Theorem. There are exactly nine square-free negative integers for which the ring of integers in is a principal ideal domain, and they are and .
It’s not elegant. It’s ugly and it’s frustrating. Why stop at ? Is this some kind of joke? It took 160 years of collective toil to produce satisfactory answers to these two questions: a long proof, and “No.”
Gauss came up with the list of what are now known as Heegner numbers by computing the class number of many rings of integers by hand. The class number is 1 if and only if the ring is a principal ideal domain. He came up with the above list of values for and conjectured that it was complete.
That was at the turn of the 19th century. Plenty of mathematicians looked at the list and felt frustrated. It’s maddening. Why no others? Even more maddening, some 130 years later, was a result of Heilbronn and Linfoot showing that there are at most 10 valid values for :
\[d = -1, -2, -3, -7, -11, -19, -43, -67, -163,\ ???\]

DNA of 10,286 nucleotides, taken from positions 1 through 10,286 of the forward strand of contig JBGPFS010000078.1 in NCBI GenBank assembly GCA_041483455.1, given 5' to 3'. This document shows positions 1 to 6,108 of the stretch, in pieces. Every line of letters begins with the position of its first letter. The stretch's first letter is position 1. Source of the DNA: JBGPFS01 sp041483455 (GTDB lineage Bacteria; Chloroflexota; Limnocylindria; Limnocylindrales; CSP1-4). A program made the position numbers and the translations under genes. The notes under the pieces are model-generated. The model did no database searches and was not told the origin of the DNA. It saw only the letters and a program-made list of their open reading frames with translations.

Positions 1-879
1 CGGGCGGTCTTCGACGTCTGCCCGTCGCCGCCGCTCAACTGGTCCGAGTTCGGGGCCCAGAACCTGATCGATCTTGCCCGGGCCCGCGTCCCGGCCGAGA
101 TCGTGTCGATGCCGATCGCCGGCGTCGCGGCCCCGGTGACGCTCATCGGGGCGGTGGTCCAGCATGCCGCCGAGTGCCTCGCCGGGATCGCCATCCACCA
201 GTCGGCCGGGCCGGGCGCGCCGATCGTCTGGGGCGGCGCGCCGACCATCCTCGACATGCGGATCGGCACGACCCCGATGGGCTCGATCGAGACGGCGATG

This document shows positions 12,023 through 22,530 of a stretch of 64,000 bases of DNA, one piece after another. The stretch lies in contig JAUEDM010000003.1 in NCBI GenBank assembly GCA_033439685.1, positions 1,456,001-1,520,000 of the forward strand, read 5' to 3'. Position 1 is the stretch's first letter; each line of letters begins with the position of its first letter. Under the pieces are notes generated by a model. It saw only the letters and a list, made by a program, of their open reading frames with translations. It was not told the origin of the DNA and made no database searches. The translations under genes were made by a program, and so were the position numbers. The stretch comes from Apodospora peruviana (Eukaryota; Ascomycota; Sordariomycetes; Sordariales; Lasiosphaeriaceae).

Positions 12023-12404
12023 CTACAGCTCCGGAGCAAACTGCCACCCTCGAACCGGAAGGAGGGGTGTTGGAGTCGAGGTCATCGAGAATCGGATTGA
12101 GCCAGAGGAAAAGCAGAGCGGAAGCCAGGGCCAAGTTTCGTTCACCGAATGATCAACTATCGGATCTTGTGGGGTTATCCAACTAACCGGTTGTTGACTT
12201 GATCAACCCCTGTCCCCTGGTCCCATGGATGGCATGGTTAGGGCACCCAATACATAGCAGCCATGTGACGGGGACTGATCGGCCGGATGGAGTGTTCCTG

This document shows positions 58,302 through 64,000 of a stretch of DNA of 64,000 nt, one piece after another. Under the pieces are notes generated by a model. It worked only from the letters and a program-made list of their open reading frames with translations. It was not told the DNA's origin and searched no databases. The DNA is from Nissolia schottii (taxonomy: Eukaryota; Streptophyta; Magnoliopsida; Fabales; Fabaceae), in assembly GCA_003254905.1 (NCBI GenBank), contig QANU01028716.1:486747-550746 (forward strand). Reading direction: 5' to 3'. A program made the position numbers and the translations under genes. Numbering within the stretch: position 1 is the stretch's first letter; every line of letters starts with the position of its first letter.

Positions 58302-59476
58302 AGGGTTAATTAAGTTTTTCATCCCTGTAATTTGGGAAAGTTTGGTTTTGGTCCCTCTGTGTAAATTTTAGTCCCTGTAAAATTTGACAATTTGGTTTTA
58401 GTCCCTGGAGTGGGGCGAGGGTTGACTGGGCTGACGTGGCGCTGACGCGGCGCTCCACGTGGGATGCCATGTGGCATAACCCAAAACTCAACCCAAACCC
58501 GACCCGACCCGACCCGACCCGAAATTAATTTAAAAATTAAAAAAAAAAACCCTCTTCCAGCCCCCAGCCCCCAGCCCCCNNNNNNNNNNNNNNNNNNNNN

Now this was high drama. God created the integers, but did He create a tenth ?
In 1952, a German high school teacher named Kurt Heegner published a proof showing that there is no tenth value for . But his proof took some leaps of faith and, worse yet, was “written in an amateurish and rather mystical style” that made heavy use of results proved in a poorly regarded algebra textbook. You can see where this is going: no one accepted his proof. He died in 1965 an anonymous Berliner.
It was left to Harold Stark, a young American mathematician, to cross the finish line. He learned enough German to decipher Heegner’s work and in 1967 published a proof similar to Heegner’s. This isn’t to say that he simply unearthed Heegner’s work and dusted it off. His approach was different enough that it could rightfully be called a distinct proof, and he later published a paper specifically devoted to closing “the gap” in Heegner’s proof.
The theorem carries Stark and Heegner’s names, but results like these are not proved alone. There were important contributions from Baker, Siegel, and Deuring around the same time. For more historical and mathematical details, I recommend Dorian Goldfeld’s survey paper.
What’s the point
There are better measures of importance and quality than elegance. Exciting and worthwhile work can be clunky. Even the objectives of the work can be clunky. It’s fine.